For a few days, I felt bad about it. And despite Kerrie telling me that I shouldn’t build my worth around how much people liked something I wrote, I still felt bad about it.
For real. I still do, a little.
A Forgotten Lesson
Then, a few days ago, I was reminded of a retreat I had attended in 2013.
It was a content strategy retreat, for independent and independently positioned content strategists, where we shared ideas and compared notes and pushed each other to open up and collaborate. To further our understanding of the industry a little bit, and also to get a bit of context around our own practices.
And while it was great to immerse myself in the industry with some of the smartest people I know, it was also formative in how it positioned the act of writing itself. In answering a question about writing industry-specific blog posts, I offhandedly commented that writing to me is less focused on the final product and more focused on the process of organizing my own thoughts.
That the thing you read on this blog or in a book or in a work document isn’t really the work. It’s just the documentation of that work.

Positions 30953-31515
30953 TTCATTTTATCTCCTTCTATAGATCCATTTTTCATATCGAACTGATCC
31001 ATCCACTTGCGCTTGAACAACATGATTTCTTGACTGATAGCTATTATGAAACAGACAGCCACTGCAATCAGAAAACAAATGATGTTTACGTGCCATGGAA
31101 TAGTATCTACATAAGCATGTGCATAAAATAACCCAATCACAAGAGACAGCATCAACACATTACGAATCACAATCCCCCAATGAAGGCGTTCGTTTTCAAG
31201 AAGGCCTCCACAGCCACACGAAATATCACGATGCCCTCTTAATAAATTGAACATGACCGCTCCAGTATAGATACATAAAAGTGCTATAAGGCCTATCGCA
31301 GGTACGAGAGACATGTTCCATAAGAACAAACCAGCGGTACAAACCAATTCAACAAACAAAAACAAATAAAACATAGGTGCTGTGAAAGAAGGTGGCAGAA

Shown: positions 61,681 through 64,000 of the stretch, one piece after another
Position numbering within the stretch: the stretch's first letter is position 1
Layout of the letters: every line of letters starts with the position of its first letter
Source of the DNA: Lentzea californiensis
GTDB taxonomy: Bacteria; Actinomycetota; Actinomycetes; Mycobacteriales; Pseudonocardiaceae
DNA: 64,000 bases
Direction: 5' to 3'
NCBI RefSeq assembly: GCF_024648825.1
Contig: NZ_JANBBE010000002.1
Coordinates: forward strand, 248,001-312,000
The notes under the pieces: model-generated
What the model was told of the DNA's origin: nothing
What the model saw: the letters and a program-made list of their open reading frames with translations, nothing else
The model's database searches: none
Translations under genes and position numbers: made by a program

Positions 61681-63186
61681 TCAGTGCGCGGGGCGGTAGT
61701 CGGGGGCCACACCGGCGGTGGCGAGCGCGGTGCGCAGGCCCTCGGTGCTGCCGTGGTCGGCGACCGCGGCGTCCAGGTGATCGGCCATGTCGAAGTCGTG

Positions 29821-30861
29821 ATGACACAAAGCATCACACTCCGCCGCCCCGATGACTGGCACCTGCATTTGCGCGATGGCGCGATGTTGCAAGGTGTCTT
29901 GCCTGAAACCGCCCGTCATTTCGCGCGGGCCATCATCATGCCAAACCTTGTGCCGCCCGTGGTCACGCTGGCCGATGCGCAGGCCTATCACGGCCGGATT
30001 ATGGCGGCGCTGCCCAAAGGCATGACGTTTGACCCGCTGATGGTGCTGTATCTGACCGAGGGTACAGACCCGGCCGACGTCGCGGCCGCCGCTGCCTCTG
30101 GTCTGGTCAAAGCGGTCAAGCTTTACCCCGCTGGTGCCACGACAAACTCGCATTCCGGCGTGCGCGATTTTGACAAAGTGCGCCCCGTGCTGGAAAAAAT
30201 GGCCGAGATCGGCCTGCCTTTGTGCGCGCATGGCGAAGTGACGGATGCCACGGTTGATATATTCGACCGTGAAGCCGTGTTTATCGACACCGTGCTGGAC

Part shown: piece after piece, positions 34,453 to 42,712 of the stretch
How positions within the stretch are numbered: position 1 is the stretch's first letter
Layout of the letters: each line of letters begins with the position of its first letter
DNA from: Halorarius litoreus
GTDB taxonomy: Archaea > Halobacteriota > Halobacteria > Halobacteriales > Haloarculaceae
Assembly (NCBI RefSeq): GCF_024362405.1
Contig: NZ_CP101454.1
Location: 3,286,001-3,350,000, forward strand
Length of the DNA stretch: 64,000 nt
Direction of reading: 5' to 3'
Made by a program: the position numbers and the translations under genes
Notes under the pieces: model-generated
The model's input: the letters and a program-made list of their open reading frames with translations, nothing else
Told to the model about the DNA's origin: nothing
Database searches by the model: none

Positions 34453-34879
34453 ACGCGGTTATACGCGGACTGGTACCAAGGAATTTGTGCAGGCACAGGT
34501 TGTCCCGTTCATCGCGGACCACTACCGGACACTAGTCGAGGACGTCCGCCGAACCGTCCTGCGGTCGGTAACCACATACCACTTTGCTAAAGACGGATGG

I don’t actually write to be read. I write to better understand myself. Writing, from the dawn of Black Marks on Wood Pulp, to my almost obsessive focus on documenting and publishing methodology, is a trusted method toward personal comprehension, where I can begin to organize and make sense of concepts that otherwise roll around in my head like so many metaphorical boulders.
So when I have those down moments — when I begin to wallow in the uncertainty of whether or not a blog post is successful or not — I forget the reason I started writing it in the first place.
I was focused on trying to sound intelligent but also emotional. I was focused on talking about both sides. But that wasn’t really the point, was it?
Nah. The point was that I needed to write myself into an understanding. I needed to know why I was emotional. I needed to know which side I landed on.